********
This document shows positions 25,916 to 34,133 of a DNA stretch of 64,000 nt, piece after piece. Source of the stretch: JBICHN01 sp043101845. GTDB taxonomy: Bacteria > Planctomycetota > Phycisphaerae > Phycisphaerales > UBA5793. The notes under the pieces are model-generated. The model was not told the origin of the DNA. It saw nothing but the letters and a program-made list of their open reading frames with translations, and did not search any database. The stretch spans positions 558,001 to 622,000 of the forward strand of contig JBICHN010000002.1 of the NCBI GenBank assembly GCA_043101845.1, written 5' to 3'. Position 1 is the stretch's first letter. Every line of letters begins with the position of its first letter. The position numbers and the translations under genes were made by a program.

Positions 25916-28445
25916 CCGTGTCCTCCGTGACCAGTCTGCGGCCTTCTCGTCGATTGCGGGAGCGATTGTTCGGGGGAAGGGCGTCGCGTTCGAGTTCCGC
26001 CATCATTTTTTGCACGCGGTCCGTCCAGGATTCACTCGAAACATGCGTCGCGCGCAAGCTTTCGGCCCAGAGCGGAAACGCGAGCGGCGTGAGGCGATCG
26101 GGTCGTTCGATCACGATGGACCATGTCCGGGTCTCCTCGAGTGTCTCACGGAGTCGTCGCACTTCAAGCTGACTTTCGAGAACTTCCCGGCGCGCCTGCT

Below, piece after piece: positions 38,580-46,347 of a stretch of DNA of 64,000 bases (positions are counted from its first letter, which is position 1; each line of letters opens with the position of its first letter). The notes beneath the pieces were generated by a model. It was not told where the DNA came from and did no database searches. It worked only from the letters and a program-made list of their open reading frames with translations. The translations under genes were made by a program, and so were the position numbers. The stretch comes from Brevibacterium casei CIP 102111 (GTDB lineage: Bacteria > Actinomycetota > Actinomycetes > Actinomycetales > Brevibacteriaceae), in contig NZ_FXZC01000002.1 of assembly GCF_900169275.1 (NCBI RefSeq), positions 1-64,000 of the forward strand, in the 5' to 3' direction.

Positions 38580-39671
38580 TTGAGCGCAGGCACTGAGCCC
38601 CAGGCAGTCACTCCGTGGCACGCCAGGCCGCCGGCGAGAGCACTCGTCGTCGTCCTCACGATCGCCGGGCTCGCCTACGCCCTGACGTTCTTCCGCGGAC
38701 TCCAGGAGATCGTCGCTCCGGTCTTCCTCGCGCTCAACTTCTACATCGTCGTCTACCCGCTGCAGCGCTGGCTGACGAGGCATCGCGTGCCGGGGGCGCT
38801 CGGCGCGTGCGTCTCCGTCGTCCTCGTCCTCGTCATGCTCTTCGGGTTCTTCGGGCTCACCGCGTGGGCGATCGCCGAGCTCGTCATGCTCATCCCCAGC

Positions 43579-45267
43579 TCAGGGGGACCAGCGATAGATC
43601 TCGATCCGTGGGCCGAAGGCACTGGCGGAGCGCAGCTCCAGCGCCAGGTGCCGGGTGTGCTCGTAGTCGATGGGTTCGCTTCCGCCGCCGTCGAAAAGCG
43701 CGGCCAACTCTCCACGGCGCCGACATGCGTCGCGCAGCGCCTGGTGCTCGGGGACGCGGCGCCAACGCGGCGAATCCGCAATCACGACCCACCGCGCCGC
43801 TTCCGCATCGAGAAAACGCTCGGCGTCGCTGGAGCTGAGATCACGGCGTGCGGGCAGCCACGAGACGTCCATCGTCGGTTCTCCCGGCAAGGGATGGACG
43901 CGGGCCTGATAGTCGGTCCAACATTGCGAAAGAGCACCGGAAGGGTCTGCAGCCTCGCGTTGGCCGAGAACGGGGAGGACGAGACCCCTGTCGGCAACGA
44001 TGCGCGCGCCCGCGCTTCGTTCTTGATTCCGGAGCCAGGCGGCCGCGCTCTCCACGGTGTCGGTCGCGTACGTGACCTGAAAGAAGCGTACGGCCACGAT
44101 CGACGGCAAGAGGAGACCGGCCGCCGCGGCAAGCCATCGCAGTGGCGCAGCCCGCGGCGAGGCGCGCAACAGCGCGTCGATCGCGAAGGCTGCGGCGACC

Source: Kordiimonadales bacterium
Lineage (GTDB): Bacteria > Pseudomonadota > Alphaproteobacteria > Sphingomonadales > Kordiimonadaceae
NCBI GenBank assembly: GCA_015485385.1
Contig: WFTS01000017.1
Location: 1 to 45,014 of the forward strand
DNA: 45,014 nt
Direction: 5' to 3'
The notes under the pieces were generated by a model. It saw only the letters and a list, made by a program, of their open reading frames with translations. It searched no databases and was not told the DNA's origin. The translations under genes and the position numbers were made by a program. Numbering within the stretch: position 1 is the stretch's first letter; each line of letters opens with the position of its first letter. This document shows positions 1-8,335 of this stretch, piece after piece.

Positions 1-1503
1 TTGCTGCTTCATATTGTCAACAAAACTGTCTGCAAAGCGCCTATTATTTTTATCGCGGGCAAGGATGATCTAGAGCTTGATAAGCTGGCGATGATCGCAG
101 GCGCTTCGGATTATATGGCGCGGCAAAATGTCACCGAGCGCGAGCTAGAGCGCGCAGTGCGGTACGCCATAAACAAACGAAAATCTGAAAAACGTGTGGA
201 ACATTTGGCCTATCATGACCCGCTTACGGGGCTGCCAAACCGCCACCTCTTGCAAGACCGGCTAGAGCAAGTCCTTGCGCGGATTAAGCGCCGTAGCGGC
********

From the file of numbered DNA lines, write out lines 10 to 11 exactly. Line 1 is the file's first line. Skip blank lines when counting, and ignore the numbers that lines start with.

38701 TCCAGGAGATCGTCGCTCCGGTCTTCCTCGCGCTCAACTTCTACATCGTCGTCTACCCGCTGCAGCGCTGGCTGACGAGGCATCGCGTGCCGGGGGCGCT
38801 CGGCGCGTGCGTCTCCGTCGTCCTCGTCCTCGTCATGCTCTTCGGGTTCTTCGGGCTCACCGCGTGGGCGATCGCCGAGCTCGTCATGCTCATCCCCAGC